Did Israel defeat Egypt in the Yom Kippur war?? Oct 4, 2019 19:26:01 GMT -5
Post by Tomatolake on Oct 4, 2019 19:26:01 GMT -5
Oh God here we go a thread on Israel!!!!!!
My knowledge of the Yom Kippur war is very limited, I had always thought that despite some initial success the Arab countries were defeated once Israel mobilized it's military.
I have recently come across a few "special" people online who claim that Egypt defeated Israel.
I am now going to quote the wikki
By the end of the war, the Israelis had advanced to positions some 101 kilometres from Egypt's capital, Cairo, and occupied 1,600 square kilometres west of the Suez Canal. They had also cut the Cairo-Suez road and encircled the bulk of Egypt's Third Army. The Israelis had also taken many prisoners after Egyptian soldiers, including many officers, began surrendering in masses towards the end of the war. The Egyptians held a narrow strip on the east bank of the canal, occupying some 1,200 square kilometres of the Sinai. One source estimated that the Egyptians had 70,000 men, 720 tanks and 994 artillery pieces on the east bank of the canal. However, 30,000 to 45,000 of them were now encircled by the Israelis
Seems a pretty clear Israeli military victory however.
Despite Israel's tactical successes west of the canal, the Egyptian military was reformed and organized. Consequently, according to Gamasy, the Israeli military position became "weak" for different reasons, "One, Israel now had a large force (about six or seven brigades) in a very limited area of land, surrounded from all sides either by natural or man-made barriers, or by the Egyptian forces. This put it in a weak position. Moreover, there were the difficulties in supplying this force, in evacuating it, in the lengthy communication lines, and in the daily attrition in men and equipment. Two, to protect these troops, the Israeli command had to allocate other forces (four or five brigades) to defend the entrances to the breach at the Deversoir. Three, to immobilize the Egyptian bridgeheads in Sinai the Israeli command had to allocate ten brigades to face the Second and Third army bridgeheads. In addition, it became necessary to keep the strategic reserves at their maximum state of alert. Thus, Israel was obliged to keep its armed force-and consequently the country-mobilized for a long period, at least until the war came to an end, because the ceasefire did not signal the end of the war. There is no doubt that this in total conflict with its military theories." For those reasons and according to Dayan, "It was therefore thought that Israel would withdraw from the west bank, since she was most sensitive on the subject of soldier's lives." The Egyptian forces didn't pull to the west and held onto their positions east of the canal controlling both shores of the Suez Canal. None of the Canal's main cities were occupied by Israel; however, the city of Suez was surrounded.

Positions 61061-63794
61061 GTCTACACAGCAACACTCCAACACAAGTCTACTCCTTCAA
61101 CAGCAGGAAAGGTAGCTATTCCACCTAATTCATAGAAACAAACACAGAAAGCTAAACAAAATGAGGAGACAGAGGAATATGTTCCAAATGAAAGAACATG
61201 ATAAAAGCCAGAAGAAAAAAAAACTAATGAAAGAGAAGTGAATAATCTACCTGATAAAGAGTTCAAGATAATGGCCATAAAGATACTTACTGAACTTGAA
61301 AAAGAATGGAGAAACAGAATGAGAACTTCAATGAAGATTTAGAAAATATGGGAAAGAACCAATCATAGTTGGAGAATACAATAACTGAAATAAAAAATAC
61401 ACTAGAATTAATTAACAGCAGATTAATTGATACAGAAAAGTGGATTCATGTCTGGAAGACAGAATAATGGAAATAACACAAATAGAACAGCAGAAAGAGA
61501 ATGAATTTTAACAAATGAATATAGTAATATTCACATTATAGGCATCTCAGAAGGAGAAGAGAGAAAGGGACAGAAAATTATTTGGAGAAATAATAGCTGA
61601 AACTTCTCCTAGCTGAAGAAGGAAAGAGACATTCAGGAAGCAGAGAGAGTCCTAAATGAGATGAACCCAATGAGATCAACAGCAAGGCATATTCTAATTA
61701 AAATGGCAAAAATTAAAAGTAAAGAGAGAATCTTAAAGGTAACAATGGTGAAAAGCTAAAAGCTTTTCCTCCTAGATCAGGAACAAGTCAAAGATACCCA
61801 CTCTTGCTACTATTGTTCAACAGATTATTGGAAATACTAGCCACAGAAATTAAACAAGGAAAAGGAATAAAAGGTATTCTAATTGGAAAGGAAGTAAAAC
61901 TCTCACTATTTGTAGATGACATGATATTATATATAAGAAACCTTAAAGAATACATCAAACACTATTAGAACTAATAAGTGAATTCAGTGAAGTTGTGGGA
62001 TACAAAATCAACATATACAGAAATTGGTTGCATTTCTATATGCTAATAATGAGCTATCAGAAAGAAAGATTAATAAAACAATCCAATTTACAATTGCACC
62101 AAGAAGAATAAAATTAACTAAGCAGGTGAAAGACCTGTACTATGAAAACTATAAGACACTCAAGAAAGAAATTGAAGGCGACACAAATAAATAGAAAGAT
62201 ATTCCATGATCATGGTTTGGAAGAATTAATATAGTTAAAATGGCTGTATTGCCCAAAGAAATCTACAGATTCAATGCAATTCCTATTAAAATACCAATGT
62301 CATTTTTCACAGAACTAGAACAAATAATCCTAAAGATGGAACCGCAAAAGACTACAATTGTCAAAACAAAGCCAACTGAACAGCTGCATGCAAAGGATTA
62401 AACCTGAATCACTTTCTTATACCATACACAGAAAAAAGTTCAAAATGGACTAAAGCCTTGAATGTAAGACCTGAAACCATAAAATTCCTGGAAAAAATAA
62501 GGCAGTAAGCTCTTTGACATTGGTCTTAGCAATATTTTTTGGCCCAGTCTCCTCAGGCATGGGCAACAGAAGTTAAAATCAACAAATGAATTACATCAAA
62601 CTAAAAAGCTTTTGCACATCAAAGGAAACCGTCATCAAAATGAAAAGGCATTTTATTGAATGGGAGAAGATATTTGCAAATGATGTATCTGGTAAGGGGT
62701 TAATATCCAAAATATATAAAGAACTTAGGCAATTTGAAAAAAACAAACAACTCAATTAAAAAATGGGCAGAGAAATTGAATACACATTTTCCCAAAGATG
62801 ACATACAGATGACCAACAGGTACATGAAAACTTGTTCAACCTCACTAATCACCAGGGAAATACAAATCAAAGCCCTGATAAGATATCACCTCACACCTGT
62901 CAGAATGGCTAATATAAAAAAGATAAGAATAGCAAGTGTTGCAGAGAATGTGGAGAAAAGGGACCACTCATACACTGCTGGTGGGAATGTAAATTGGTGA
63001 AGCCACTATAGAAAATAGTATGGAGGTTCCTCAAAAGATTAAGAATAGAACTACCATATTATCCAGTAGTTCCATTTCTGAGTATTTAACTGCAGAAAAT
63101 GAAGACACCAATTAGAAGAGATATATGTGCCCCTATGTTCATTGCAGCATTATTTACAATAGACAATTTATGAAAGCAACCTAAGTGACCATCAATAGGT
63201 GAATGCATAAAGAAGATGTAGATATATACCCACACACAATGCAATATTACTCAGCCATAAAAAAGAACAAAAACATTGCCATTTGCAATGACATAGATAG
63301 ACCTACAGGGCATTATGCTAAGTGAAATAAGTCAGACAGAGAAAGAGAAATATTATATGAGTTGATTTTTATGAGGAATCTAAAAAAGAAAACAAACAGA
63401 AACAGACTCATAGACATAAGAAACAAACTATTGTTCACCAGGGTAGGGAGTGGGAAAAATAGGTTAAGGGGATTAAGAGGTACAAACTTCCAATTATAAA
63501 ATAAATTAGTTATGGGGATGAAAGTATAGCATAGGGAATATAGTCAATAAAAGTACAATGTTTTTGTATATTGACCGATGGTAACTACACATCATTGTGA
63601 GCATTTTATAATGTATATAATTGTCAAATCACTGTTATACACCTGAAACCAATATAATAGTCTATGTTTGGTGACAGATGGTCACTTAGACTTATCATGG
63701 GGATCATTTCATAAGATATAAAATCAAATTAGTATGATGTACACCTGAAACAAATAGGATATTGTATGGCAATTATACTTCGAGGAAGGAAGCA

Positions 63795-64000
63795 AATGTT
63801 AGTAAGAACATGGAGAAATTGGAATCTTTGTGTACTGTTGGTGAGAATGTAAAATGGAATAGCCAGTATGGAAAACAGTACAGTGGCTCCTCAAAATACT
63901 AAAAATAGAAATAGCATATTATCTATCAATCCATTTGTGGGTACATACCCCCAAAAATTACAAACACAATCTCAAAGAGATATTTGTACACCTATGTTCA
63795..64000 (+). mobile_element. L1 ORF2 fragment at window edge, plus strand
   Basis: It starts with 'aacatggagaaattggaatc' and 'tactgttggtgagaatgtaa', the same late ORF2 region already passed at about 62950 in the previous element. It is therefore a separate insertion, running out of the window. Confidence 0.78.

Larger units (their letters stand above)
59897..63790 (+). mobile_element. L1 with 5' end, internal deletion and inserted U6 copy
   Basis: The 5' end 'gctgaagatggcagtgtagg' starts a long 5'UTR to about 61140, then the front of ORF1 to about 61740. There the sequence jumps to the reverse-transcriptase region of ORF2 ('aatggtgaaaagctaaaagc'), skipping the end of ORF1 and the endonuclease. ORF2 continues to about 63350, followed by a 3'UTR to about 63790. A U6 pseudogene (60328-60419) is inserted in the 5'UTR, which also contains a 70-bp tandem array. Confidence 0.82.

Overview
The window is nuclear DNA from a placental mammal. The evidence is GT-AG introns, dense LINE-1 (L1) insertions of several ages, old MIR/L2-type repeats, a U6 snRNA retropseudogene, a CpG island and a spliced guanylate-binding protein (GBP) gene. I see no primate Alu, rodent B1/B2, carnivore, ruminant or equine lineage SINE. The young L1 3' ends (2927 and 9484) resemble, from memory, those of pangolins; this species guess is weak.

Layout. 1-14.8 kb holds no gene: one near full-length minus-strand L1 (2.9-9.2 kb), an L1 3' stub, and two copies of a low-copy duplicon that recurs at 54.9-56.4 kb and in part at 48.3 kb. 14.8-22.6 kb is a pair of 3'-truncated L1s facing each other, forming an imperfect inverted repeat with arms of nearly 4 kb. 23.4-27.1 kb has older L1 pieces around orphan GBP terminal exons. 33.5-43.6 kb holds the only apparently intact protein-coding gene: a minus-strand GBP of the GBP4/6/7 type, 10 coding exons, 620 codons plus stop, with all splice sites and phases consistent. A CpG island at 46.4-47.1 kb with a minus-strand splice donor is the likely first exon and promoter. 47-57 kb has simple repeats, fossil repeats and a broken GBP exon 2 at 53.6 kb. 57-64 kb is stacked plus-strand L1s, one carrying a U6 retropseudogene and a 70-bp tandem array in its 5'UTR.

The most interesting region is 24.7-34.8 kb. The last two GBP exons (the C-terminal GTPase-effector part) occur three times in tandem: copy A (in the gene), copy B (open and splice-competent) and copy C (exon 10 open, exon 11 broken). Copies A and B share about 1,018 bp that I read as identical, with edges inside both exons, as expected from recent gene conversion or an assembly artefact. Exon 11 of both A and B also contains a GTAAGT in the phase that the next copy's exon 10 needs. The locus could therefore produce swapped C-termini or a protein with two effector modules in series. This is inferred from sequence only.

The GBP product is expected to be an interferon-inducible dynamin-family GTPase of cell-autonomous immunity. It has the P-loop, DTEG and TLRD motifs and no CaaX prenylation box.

So maybe the Israeli's weren't in such a strong position after all.
But then again who is this Gamasy character they are quoting.
El-Gamasy was well known for being the Chief of Operations for all Ground Forces participating in the 1973 October War. (Yom Kippur war)
Oh dear so the statement claiming that the Israeli's were in serious trouble comes from the leader of the Egyptian army, a man who is never going to say "Yeah, we were beaten badly."
And that folks is how the propaganda machine works.